Some more building got me a torso and two arms capable of bending wherever I need them. The photo at right shows black plastic clamp ‘hands’, but this kept breaking so they were swapped out for metal ones. Now came the hard part. I wanted the bot to appear to be hovering, and to that end the plan was to have several plexiglass rings light up in sequence. I did a lot of reasearch and was frankly daunted by trying to figure out how to make it happen. Then I stopped by  “You-do-it” Electronics outside Boston. There I found a $7 solder-it-yourself kit that let you light up to 8 LEDs in sequence. Perfect.

A lot of soldering, and a fair amount of trial and error got me four rings with either 4 or 2 LEDs per ring that all blink in sequence and light to the same brightness.

Once everything was working I carefully assembled the lower half, testing each section before epoxying it to the base(this would bite me in the ass later when one of the rings stopped working). Some final wiring and everything worked well off two 9-volt batteries hidden inside.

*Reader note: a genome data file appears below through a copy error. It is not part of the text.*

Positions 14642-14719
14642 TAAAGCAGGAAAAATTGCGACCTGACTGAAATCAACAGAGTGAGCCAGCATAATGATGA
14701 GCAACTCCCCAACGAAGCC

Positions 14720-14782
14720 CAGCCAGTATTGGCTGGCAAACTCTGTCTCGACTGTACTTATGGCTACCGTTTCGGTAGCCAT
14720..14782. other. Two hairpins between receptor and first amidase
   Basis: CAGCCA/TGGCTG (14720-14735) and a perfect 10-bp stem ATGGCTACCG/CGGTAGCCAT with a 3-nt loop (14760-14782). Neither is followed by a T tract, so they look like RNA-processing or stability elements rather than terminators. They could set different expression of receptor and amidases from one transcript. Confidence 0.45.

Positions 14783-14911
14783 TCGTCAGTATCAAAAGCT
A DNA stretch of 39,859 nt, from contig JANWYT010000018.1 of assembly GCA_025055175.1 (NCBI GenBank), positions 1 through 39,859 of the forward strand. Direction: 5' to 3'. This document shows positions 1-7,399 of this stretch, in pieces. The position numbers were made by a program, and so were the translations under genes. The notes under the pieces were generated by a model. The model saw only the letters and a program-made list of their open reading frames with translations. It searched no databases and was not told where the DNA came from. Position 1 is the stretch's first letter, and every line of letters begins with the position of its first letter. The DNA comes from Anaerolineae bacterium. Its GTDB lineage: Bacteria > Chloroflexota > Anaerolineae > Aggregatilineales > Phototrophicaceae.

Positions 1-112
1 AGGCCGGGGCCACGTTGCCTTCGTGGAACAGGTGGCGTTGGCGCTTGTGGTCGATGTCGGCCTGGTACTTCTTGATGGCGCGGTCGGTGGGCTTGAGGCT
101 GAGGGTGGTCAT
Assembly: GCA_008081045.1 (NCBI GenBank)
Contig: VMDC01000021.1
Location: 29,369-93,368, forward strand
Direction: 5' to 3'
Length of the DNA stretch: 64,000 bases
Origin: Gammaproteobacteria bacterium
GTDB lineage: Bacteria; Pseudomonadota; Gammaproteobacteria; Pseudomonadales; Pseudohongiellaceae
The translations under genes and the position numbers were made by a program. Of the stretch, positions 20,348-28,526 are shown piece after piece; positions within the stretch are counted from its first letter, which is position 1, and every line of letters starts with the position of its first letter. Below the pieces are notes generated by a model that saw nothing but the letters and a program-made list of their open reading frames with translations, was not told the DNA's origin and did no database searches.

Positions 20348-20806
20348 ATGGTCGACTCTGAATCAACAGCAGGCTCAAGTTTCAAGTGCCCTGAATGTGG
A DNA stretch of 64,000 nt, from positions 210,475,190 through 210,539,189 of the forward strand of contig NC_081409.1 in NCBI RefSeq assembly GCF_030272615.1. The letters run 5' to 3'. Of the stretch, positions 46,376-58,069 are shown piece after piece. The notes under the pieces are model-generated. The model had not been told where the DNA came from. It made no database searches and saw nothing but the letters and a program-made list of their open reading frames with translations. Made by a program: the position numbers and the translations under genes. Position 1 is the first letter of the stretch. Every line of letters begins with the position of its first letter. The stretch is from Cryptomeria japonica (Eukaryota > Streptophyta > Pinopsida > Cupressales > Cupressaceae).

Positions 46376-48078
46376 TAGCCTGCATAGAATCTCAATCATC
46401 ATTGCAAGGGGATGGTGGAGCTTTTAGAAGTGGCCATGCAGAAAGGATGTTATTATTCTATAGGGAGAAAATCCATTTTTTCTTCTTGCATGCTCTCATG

Next I found an appropriately military looking flat green paint and painted it up. A base was welded up out of threaded rod & some flat stock.


After I finished it I dropped it off with my friend Grant, who runs Templecon for a custom post-apocalyptic makeover. After working his magic, the newly christened TempleBot was born.

Click on this pic for a whole set of pics

Soon he was pimping Templcon at various events around the northeast. At Templcon itself TempleBot had a place of honor next to the registration booth. Now that it is over he’s going to decorate my living room.